Different airlines have different rules regarding inflight animals. I suspect the situation with flight availability and flight nannies will change monthly as the covid vaccine rollout continues.

One of the dangers with toy puppies is hypoglycemia - they are so small that they have a bit more trouble regulating their blood sugar when they don't get fed on schedule. Good breeders are aware of this danger and often won't release a puppy until it is older; 12 weeks isn't unusual. An advantage of a toy puppy is that it will still fit under the seat when it is 12 weeks old.
 

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Travel to your puppy if you can. That gives you the chance to meet the breeder and the pup's mother and any siblings, to see what the living arrangements have been, things like that. Covid is making this difficult but it can still be doable.

I, for myself, could not fly a pup unaccompanied, and not all that comfortable about flying a young, especially a small, pup even with a nanny.

It's done successfully all the time, I know, but I couldn't. I think of the little pup not understanding anything that was happening and trying to make sense of all the commotion and such, and I'd just have to be there for them :).
 
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Discussion Starter · #13 ·
ahhh yes I was definitely thinking of that. I would be willing to travel and meet the breeder see how my puppy has lived and you know just catch a feel overall. I just want to avoid the puppy traveling if possible but what can I do if there is no local breeders that fit what I’m looking for or some that don’t do a waitlist and first come first serve which I get but it’s hard to do at times. It also makes it hard when I’m seeking a smaller toy.

Has anyone heard of prestigious toy poodles in Arizona?

I was also looking at poodles for life or premier poodles.

Thoughts?
 

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some that don’t do a waitlist and first come first serve
No breeder that I'd consider reputable will work on a first come first serve basis. I'd also expect that very few don't do waitlist.

Here's how those look with quality breeders:

There seem to be two main ways that breeders handle wait lists and deposits.

To some breeders the two are essentially the same. The new family and the breeder have had back and forth communications, vetted each other (an application also may or may not be required), and there is agreement between all parties. The good faith deposit is placed to hold a suitable puppy but there may not yet be puppies on the ground.

The other way is to follow the same procedures listed above but the waitlist and deposit are treated separately. The waitlist is the breeders way of keeping track of who wants what in a puppy, who's ready for a puppy, but the deposit is not required until puppies are on the ground.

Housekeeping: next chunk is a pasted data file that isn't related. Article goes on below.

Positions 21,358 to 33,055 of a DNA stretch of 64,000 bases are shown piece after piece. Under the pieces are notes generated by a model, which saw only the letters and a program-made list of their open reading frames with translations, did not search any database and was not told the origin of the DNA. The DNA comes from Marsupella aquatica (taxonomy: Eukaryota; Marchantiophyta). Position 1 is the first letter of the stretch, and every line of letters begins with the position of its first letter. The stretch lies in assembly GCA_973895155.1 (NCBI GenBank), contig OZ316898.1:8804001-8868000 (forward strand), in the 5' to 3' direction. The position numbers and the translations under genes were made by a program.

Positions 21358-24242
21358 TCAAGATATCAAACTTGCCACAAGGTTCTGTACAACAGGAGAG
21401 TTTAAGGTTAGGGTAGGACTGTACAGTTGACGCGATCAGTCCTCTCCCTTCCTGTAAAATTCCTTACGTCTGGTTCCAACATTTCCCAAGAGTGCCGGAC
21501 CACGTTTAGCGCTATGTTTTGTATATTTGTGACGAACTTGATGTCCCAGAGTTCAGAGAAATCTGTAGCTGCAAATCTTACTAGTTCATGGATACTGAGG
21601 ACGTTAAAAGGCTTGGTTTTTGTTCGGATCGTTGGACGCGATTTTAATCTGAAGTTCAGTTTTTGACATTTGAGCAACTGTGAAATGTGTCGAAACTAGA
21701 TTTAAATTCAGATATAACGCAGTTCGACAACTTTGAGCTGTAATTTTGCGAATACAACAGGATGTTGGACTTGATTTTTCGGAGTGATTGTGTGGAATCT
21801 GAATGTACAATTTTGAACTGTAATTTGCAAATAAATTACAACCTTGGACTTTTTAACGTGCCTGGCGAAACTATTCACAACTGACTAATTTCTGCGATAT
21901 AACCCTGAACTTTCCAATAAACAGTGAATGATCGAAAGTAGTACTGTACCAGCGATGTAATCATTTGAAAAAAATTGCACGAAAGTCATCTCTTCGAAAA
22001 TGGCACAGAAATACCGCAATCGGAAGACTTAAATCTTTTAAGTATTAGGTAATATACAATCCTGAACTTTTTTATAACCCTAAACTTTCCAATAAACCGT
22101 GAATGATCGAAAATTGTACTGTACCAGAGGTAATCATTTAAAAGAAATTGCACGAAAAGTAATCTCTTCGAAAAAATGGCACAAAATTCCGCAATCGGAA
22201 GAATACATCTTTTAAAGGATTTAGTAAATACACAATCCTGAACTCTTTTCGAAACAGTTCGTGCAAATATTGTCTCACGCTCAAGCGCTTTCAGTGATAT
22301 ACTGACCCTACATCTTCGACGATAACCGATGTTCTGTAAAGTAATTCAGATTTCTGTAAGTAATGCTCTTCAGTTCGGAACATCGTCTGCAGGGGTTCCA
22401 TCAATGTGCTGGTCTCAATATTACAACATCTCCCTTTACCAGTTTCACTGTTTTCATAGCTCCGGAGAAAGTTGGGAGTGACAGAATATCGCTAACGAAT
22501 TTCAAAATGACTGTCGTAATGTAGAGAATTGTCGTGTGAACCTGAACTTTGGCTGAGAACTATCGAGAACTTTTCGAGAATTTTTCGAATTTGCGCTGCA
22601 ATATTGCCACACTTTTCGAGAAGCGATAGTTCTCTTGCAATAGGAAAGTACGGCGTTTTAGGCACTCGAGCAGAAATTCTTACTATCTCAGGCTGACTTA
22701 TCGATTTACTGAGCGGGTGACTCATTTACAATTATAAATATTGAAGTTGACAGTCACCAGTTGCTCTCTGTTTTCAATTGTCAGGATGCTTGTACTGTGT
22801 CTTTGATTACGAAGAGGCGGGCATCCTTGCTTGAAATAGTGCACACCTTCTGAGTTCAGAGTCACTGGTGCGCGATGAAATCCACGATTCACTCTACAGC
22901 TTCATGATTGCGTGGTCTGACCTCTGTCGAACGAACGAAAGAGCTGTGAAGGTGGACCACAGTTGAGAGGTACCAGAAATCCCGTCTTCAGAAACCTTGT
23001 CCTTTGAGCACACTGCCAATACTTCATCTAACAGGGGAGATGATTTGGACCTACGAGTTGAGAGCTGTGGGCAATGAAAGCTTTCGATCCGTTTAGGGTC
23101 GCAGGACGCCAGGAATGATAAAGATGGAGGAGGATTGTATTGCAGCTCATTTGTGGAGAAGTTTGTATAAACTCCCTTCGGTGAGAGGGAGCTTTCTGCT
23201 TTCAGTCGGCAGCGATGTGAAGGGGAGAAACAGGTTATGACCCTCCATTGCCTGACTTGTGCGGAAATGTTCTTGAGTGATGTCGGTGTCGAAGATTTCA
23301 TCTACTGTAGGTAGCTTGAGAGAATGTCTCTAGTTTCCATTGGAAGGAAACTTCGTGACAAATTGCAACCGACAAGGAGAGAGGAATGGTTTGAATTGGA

There is a third way that can happen and that's serendipity. Possibly the new family and breeder have already gone thru this process with a prior dog and both feel comfortable with each other. Possibly the new family and breeder are introduced by someone known to each other so they feel comfortable. Waitlists and deposits may not figure in at all, puppies may be on the ground or planned, but the vetting either has been done before or is being vouched for.

Pros and cons to each way but that is between the breeder and the new family.

These are some examples of how a quality breeder handles deposits:

Example A

"Please be as thorough as possible when answering. Your answers help me choose which pup in the litter will be best suited to you and your family. Complete answers go a long way towards matching the best pups for the best families. Filling out the application is not a guarantee of approval. I require a $500 deposit to hold a puppy for approved families. If a litter does not result from a breeding then I will refund your deposit. Your deposit is not refundable in the event that you change your mind, purchase a pup from another breeder, etc. If you wish to be added to my waiting list complete the puppy application. Once approved you may send me a $500 deposit. Families who have been approved and send deposits are given first priority."

Example B

"Step 2: Waiting List

The "waiting list" is a document filled with dozens of potential families for our future puppies
. They range in colour preferences, family dynamics, time frames for bringing home a puppy, etc. When we are planning a litter, I will go through the waiting list and contact one family at a time until I find a few homes that are prepared for a new puppy. This is not necessarily a "first come, first serve" basis, but suitable families who have been waiting for 1 year will take priority over suitable families who have been waiting for 3 weeks. The order in which potential owners are contacted entirely depends on what we are expecting in the litter. If the parents of the litter are high energy and known for having more rambunctious puppies, we will be contacting more active and experienced homes. If the parents are mellow and easy-going dogs, we might contact the quieter, less active dog owners on our list.
Step 3: Litter Announcements

Litter announcements are posted on our social media pages, "Puppies" page of our website, and emailed to potential puppy owners (previously contacted and corresponded with before the litter was born). After this announcement, we will maintain contact and provide puppy updates while personalities begin to develop.
Step 4: Matching Puppies to Families

Once the puppies are 4+ weeks old, we will evaluate temperaments and conformation, and decide whether we want to keep back a puppy to show. We typically have input as to which puppy will do best with which family, but the information gathered from 4-6 weeks old will confirm that. We will be able to tell which puppies are shy, high-drive, patient, etc. When possible, we encourage the potential owners to meet the puppy/puppies of our recommendation to ensure it will be a good fit.